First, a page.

Sustaining Mobile Health Applications in Africa

Nils van Osten is a recent master graduate who, as part of his studies, conducted research on the sustainability of Mobile Health (mHealth) in developing countries.

MHealth offers the opportunity for real-time communication and data transmission and thus shows promise to improve the education of users, empower them, and increase autonomy

van Osten defined mHealth in his research thesis as “healthcare interventions which are characterized by the usage of mobile devices to provide health information and services”. The research focuses on mHealth as part of healthcare delivery in Sub-Saharan Africa (SSA). In his work, van Osten finds that the potential of mHealth to facilitate healthcare in SSA is hindered by economic, political, technological, and social factors, e.g. “limited infrastructure, scarce resources, shortage of healthcare workers, and limited funding support”. This led to manifold failures of mHealth projects in the past, as for example in Uganda between 2008 and 2009 23 of 36 mHealth projects did not progress past the initial pilot phase.

Table 1. Existing barriers for the sustainability of mHealth projects in Sub-Saharan Africa

Economic Political Technological Social

-Funding issues

-Limited education 

-Missing cooperation

-Lack of regulation and support

-Missing evidence

-Scarce EHR

-Limited internet connectivity and electricity

-Absence of mobile devices and low usability

-Insufficient data collection

-High data costs

-Lack of education

-Technical knowledge

-Data privacy concerns


By interviewing mHealth experts of NPOs operating applications in SSA “regarding their experiences and actions to achieve sustainability as the long-term success of an application” van Osten identified the response strategies applied to overcome the aforementioned setbacks.

In his research van Osten interviewed one of our current project managers, Alyanne Boon, on the conditions to which Health[e]Foundation managed to continue the LUCY project in Ethiopia. LUCY used to be a voice and text service provider which, due to a few of the aforementioned barriers, was not able to continue. Nevertheless, this service was modified into an app to meet the challenges in Ethiopia, thus giving rise to a more cost-efficient and sustainable product, which is in use today.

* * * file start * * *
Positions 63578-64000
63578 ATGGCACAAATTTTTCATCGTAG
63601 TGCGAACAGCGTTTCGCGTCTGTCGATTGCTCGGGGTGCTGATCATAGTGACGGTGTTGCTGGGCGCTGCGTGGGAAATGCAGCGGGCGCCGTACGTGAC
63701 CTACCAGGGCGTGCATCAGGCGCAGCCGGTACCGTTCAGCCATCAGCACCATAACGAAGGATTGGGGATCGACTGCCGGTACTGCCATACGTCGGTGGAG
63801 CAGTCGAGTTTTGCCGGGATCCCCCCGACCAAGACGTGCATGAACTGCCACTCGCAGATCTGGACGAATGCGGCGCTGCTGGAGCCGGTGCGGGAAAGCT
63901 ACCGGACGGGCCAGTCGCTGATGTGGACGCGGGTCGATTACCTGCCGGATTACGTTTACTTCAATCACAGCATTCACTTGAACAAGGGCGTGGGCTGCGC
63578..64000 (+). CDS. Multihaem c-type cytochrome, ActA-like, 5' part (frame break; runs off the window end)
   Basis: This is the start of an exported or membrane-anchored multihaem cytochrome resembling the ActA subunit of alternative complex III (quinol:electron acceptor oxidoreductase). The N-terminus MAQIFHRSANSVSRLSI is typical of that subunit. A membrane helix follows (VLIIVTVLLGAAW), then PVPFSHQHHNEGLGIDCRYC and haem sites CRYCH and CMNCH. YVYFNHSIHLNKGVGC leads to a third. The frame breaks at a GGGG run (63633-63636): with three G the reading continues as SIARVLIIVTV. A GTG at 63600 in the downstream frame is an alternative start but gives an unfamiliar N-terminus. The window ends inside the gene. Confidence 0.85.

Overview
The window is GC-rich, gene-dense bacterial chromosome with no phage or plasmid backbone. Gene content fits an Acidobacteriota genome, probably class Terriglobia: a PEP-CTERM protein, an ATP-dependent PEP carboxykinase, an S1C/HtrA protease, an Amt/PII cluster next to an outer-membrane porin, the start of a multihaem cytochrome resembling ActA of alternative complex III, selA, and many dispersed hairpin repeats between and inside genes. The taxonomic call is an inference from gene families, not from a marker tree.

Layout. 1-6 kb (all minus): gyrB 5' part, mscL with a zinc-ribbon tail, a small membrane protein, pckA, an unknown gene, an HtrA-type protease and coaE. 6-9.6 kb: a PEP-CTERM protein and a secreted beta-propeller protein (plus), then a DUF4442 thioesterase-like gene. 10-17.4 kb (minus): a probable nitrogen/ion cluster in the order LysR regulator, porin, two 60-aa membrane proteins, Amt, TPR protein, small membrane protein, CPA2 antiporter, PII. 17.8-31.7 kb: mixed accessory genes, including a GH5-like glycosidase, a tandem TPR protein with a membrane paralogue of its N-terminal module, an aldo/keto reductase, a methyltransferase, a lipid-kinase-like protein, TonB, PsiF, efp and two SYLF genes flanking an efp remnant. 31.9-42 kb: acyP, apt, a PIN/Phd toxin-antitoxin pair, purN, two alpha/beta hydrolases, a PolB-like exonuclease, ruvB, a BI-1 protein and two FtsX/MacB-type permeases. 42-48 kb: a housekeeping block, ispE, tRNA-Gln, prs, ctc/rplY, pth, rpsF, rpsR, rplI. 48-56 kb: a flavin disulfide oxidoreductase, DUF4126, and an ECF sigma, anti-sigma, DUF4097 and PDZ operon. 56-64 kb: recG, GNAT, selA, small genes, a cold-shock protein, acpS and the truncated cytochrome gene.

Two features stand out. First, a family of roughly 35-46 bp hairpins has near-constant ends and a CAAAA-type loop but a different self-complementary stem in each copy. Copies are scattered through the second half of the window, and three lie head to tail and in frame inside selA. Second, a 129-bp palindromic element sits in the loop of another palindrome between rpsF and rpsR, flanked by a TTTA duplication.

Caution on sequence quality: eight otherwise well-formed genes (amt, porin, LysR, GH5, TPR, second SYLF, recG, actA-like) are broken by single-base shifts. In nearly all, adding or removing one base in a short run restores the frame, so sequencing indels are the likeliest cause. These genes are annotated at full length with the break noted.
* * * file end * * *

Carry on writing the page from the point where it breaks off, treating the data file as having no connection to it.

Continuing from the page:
As a result of the mHealth projects in question van Osten managed to develop a total of 23 fine-grained response strategies which are categorized into four types and visualized in the figure below.

Figure 1. Response strategies to overcome barriers of mHealth in SSA

The economic response strategies ensure financing and consideration of costs. For instance, it is necessary to generate evidence to underpin the investment case of the application and to ensure the provision of devices and charging options to the users.

Environmental strategies involve the government and the establishment of partnerships. It is vital to engage with the government to ensure the political support of the application while complying to the regulations and laws that are in place. Moreover, collaborating with other mHealth applications can help to provide a sophisticated application while offering multiple services in a single mHealth application.

Technological strategies ensure that the design of the application provides features like offline functionality (to deal with low connectivity) and that the generated data is used properly to improve the application as well as providing vital insights about the current healthcare situation to supervisors and stakeholders.

User-Acceptance strategies involve the user and embrace their feedback to ensure a direct value for the user through the mHealth application and provide continuous training on mobile device handling as well as the operation of the application and its upcoming features.

Read more on his work and research here.


Nils van Osten recently completed his master’s degree in management with a focus on digital transformation and information technologies. As part of his studies, he conducted research on the sustainability of Mobile Health in developing countries.

Throughout the program he assisted the Chair of Organization and Business Development in the areas of technology and research and gained additional work experience through an internal consulting internship.